Your examples of nullifying a 'more powerful' character are valid, but also don't go with my playstyle where the default assumption is the group are comrades and are working together to achieve their goals. It also seems that with the Diplomancer example a lot of unfun stuff is going on in the game to overcome the fact that there is a disparity of game impact between the characters. I feel that proves my point that characters with parity of game impact let you get on with the play.

Also by accepting that system is one point of your play pentacle, it matters even if it's a notional 20%.

In fact if players & GM buy into 'let's make sure we are equally awesome , in our own way' and choose a system and setting that enables it, you have achieved the concrete fact ;) of balance having had an affect on the play.
 

tenbones

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I'll definitely give you playstyle as well. That's a good point. I prefer a heroic and fast moving style which can clash with at least one member of my regular playgroup who likes to deliberate and plan the fuck out of everything.

Your examples of nullifying a 'more powerful' character are valid, but also don't go with my playstyle where the default assumption is the group are comrades and are working together to achieve their goals. It also seems that with the Diplomancer example a lot of unfun stuff is going on in the game to overcome the fact that there is a disparity of game impact between the characters. I feel that proves my point that characters with parity of game impact let you get on with the play.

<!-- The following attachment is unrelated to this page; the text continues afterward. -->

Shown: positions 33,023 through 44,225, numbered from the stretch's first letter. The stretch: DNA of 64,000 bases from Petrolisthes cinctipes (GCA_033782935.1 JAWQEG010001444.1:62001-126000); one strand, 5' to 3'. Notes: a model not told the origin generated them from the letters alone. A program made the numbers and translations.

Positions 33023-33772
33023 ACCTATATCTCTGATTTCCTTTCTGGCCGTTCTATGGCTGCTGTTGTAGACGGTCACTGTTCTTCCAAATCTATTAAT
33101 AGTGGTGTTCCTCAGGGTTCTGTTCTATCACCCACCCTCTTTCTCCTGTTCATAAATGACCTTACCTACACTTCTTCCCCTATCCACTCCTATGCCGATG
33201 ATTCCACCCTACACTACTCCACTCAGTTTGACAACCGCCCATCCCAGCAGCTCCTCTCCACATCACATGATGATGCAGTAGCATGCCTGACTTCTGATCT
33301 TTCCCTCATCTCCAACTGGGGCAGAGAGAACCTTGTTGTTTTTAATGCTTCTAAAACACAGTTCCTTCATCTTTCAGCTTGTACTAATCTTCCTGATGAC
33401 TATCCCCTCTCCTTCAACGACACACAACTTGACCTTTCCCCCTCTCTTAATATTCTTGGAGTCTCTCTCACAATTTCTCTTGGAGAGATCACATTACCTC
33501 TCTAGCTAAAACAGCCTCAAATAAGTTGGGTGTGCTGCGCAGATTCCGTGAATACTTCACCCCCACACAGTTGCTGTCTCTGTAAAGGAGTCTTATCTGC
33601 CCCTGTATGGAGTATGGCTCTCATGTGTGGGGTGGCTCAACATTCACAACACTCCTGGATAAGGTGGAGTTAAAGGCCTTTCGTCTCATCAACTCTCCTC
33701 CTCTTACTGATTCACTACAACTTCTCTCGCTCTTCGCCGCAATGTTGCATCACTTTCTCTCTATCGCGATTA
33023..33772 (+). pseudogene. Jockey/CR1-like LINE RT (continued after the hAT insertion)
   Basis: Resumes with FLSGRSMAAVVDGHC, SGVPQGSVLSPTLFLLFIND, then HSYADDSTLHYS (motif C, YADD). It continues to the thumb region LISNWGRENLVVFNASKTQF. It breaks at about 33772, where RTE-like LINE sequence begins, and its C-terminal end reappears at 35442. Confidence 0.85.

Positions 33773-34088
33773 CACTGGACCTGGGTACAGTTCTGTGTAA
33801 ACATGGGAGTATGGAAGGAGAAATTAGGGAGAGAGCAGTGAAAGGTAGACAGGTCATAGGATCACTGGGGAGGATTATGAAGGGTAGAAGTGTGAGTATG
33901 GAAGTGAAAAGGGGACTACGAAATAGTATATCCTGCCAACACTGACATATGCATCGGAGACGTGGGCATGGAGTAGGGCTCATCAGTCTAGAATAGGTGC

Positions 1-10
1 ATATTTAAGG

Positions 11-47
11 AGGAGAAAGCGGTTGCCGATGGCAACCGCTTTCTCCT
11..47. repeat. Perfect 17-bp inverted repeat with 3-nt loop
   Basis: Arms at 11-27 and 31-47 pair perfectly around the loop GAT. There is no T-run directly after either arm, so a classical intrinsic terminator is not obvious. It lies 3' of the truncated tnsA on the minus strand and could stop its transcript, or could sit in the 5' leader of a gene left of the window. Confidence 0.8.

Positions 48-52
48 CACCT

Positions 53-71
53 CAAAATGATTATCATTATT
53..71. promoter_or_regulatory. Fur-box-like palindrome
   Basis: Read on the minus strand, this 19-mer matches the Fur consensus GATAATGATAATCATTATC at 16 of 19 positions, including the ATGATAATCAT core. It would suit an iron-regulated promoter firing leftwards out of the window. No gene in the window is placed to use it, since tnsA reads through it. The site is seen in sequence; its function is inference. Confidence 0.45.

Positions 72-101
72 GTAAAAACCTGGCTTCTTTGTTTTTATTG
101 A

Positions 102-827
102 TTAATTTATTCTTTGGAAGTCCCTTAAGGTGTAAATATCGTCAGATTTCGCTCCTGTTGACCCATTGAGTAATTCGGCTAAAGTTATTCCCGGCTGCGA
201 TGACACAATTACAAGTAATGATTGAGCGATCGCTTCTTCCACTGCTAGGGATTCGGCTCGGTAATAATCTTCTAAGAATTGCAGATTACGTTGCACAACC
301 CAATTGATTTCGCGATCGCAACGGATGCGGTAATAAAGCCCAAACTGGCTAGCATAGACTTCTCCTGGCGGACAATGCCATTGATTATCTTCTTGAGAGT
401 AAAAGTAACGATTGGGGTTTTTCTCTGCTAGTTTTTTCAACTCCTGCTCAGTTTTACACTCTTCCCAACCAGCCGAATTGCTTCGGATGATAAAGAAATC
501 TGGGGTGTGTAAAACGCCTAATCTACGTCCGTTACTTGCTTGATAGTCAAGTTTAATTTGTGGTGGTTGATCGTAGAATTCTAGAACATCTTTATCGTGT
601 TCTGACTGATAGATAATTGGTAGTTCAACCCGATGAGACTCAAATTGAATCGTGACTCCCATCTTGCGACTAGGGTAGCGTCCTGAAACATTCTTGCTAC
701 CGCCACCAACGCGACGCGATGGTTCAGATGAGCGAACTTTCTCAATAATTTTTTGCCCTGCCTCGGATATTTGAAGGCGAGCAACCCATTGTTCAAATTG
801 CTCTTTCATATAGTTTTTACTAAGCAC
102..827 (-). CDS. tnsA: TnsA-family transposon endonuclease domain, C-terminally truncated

Also by accepting that system is one point of your play pentacle, it matters even if it's a notional 20%.

In fact if players & GM buy into 'let's make sure we are equally awesome , in our own way' and choose a system and setting that enables it, you have achieved the concrete fact ;) of balance having had an affect on the play.

First off, A AsenRG did a great job not speaking for me but answering the point very closely to how I'd do it. heh.

I'm less interested in whether the diagram is a square, pentagram or whatever (but I acknowledge the subtler distinctions AsenRG made in regards to my basic formulation, they are real). The issues is this - "being equally awesome" as you're saying it, zanshin zanshin *demands* a GM that can reinforce that reality. Because numbers on paper, and a system alone will not make that happen.